Act with Integrity: For certain leaders a primary guiding principle is to ‘act with integrity at all times.’ Acting with integrity at all times is also one of the five most difficult things for most leaders to do. If one chooses to embrace any of the other six basic principles then moral questions (questions of integrity) will follow. Too often designated leaders advocate (if not push) an ill-fitting, rationalistic management theory. One crucial consequence of this is the constant attempt to shape human nature to fit theory. We ‘consultants’ are notorious for advocating this way – we present ‘our favorite’ theory and then seek to manipulate (some call it change or transform) the humans to fit the theory. One way we do this is to offer a metaphor that supports our theory – in our culture we have several favorite metaphors that require human nature to adjust to in order to fit: the mechanical/industrial metaphor (people are cogs in the great machine); the war metaphor, and our current favorite metaphor, the banking metaphor (people are assets, resources and commodities).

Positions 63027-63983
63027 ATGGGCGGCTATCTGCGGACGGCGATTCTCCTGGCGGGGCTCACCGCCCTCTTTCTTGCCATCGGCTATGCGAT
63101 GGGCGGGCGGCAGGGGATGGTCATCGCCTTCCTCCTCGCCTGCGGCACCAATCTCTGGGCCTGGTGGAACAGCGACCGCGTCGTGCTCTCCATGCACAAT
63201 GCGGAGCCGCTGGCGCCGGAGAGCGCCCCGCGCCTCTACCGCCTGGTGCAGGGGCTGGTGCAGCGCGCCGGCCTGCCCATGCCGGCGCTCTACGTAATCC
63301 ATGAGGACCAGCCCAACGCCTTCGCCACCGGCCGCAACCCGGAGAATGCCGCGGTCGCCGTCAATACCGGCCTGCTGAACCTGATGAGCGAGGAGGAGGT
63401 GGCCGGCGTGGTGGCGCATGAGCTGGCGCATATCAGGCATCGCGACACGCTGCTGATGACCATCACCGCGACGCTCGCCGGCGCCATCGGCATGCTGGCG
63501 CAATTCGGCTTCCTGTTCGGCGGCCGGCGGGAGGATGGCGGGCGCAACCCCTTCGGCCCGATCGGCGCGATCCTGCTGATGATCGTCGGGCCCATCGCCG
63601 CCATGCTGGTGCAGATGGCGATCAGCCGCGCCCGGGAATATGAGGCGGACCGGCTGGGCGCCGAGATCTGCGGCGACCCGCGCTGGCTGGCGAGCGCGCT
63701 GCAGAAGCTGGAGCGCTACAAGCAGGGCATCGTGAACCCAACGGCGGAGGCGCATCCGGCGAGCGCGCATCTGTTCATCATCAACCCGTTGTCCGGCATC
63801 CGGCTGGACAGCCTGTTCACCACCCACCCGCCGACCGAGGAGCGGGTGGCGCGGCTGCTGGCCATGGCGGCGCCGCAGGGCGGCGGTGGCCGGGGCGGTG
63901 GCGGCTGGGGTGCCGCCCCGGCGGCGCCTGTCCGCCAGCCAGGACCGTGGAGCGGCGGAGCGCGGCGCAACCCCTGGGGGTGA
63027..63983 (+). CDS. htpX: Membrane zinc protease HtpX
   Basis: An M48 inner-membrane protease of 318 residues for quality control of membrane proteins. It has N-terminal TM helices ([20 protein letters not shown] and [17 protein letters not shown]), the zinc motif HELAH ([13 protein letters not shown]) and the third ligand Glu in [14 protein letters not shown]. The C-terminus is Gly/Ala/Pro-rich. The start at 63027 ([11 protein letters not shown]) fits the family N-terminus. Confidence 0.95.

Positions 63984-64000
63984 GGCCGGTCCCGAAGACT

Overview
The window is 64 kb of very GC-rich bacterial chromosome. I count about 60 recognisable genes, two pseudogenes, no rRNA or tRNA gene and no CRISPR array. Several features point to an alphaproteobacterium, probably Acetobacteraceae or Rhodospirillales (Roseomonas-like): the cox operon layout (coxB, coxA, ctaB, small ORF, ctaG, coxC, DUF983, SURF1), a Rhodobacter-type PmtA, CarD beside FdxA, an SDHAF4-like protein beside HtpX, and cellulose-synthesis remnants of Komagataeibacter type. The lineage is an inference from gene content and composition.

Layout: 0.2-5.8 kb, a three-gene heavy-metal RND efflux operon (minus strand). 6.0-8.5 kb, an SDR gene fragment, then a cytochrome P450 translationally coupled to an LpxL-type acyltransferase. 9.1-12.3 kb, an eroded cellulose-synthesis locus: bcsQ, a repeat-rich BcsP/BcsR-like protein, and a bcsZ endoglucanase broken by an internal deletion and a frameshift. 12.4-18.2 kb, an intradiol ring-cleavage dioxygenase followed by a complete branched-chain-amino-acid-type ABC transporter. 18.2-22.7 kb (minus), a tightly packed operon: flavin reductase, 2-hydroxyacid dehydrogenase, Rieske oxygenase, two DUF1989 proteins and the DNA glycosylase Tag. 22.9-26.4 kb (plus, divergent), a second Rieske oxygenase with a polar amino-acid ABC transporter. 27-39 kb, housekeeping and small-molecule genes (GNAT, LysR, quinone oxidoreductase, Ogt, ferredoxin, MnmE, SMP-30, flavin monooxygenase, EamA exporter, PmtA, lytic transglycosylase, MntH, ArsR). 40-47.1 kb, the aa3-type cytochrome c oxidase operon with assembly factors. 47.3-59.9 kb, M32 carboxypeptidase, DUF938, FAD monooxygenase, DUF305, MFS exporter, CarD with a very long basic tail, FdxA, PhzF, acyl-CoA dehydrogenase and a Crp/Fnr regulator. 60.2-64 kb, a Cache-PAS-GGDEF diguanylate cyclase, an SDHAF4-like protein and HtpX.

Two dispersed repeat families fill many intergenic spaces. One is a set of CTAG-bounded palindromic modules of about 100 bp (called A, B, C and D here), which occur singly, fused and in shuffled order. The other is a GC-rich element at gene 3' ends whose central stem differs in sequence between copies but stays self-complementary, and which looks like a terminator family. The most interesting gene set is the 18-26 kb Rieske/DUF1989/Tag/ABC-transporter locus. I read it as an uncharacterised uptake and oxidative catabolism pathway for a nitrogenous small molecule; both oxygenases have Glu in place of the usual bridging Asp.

Consider that a moral and rational approach for organizational development/improvement would be to embrace and integrate a theory that fits human nature (an organic metaphor, for example – ‘community’ is one such metaphor).

No matter the approach, however, moral questions loom large; integrity is afoot. Why? Consider, gentle reader, that whenever there is an unequal distribution of power between two people, the relationship becomes a moral one. Inherent in a leader-led relationship is an unequal distribution of power (at its root, power = one’s ability to act; a leader has an ability to act that the led do not have).